9 January: Tribute to James McGill Buchanan
James McGill Buchanan (3 October 1919 – 9 January 2013) was an American economist, and one of the 20th century’s most influential economists who had a lasting impact on the study of government finances, political processes, and the subjective nature of costs. In 1986, He was awarded the Nobel Prize in economics.
Life and Career
He was born on 3 October 1919, in Murfreesboro, Tennessee, U.S. He joined the U.S navy and served in the second world war. After the war, he attended Middle Tennessee State Teachers College.
Following his master’s at the University of Tennessee in 1941, he got his Ph.D. at the University of Chicago in 1948.
From 1950 to 1969, he taught at several universities. From 1969 to 1983, he was a Distinguished Professor of Economics at Virginia Polytechnic Institute, and in 1983, he became an Emeritus Professor of Economics at George Mason University in Fairfax, Virginia.
Some of Buchanan’s most influential work which spans six decades of scholarly research include, Public principles of public debt (1958), The Calculus of Consent: Logical Foundations of Constitutional Democracy (1962) with Gordon Tullock, the Demand and Supply of Public Goods (1968), Theory of Public Choice: Political Applications of Economics (1972), ed. with Robert D. Tollison, the calculus of consent with Gordon Tullock, The limits of Liberty (1975), Democracy of Deficit (1977) with Richard Wagner, The Power to Tax (1980) with Geoffrey Brennan, Better than Plowing and Other Personal Essays (1992), an autobiography; and Why I, Too, Am Not a Conservative: The Normative Vision of Classical Liberalism (2005).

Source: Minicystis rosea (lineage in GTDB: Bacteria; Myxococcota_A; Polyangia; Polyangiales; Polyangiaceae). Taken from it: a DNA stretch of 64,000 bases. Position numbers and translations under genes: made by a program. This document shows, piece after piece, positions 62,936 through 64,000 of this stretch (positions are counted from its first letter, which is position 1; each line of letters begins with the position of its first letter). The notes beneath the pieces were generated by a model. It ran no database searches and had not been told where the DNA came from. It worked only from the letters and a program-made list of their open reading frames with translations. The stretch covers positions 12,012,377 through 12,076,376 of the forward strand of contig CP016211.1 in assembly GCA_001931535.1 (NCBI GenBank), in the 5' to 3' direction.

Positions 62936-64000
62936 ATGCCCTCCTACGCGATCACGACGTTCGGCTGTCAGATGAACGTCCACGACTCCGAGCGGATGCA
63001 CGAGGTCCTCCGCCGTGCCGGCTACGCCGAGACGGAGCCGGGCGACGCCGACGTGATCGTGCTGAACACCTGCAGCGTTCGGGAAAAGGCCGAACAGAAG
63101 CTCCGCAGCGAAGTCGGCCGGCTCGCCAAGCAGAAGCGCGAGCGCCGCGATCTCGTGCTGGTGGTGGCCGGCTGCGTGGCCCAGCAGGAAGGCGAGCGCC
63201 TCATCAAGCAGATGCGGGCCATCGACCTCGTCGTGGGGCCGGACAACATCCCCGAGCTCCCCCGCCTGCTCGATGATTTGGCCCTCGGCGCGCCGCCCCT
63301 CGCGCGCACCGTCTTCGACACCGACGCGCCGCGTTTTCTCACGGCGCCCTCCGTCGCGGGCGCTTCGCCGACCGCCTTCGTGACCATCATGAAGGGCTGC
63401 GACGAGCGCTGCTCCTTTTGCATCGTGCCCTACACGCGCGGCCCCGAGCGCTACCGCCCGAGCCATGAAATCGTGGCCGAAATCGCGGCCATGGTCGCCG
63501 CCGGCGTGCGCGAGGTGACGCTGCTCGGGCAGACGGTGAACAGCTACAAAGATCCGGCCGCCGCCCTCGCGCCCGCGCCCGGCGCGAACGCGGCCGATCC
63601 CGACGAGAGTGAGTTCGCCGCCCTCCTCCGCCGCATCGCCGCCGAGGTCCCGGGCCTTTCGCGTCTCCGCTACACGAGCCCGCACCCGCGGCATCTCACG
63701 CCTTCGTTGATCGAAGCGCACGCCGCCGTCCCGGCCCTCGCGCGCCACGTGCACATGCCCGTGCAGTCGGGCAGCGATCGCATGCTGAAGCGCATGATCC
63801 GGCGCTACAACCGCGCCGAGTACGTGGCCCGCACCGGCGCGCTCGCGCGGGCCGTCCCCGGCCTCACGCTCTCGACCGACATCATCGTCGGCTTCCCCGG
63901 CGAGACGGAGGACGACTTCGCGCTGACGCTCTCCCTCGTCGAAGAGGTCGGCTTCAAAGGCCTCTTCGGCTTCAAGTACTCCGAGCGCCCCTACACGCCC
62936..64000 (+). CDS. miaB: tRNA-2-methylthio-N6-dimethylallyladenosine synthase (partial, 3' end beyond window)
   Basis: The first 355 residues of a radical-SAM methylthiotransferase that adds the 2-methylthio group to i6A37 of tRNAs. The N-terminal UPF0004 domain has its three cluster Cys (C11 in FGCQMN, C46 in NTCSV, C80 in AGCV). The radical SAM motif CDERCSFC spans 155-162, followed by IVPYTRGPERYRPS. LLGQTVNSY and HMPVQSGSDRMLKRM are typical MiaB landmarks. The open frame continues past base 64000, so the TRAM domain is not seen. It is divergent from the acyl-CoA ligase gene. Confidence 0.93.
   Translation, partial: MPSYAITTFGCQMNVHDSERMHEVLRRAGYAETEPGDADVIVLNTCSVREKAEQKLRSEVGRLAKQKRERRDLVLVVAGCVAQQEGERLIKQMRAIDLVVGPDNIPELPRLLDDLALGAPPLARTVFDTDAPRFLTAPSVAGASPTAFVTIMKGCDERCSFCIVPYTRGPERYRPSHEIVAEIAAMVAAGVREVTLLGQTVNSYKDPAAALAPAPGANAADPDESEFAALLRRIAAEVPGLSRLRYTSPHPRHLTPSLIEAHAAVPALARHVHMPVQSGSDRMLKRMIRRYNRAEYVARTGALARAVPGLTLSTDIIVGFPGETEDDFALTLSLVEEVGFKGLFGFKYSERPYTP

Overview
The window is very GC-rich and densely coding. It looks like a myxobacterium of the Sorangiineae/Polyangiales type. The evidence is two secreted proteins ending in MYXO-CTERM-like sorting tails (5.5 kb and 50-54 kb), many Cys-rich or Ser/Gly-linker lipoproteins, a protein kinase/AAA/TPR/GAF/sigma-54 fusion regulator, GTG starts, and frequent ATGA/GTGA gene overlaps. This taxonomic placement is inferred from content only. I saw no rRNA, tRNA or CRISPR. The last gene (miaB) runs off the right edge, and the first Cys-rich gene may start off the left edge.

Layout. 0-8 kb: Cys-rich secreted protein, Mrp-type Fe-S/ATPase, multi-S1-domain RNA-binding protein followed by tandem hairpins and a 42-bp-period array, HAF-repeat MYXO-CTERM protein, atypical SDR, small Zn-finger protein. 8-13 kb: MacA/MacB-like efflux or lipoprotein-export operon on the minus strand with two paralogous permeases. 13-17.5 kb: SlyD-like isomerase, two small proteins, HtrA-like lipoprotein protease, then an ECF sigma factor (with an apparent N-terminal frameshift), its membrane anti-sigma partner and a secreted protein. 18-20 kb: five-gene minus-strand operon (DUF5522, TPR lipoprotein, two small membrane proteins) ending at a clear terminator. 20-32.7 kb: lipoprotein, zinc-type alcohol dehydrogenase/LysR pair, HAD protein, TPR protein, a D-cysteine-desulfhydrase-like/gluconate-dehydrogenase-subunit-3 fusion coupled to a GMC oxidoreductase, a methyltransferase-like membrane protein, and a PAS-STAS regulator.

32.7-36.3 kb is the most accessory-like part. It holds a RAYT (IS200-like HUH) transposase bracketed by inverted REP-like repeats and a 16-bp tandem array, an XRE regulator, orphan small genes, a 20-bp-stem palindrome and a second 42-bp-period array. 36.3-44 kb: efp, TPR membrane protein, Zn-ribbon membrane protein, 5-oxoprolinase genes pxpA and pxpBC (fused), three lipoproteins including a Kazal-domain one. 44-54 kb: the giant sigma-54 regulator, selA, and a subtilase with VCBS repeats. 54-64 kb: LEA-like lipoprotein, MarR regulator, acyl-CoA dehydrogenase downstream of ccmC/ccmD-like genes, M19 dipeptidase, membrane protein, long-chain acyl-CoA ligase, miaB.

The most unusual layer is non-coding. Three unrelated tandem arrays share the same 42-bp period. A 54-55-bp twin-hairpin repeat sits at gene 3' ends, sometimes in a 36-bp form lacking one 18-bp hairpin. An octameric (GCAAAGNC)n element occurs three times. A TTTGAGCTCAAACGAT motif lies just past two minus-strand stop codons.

He also co-founded and was director of the Center for the Study of Public Choice (1969).
He died on 9 January 2013, in Blacksburg, Virginia, U.S.
He won the Nobel Memorial Prize in Economics in 1986 for developing the contractual and constitutional bases for economic and political decision-making.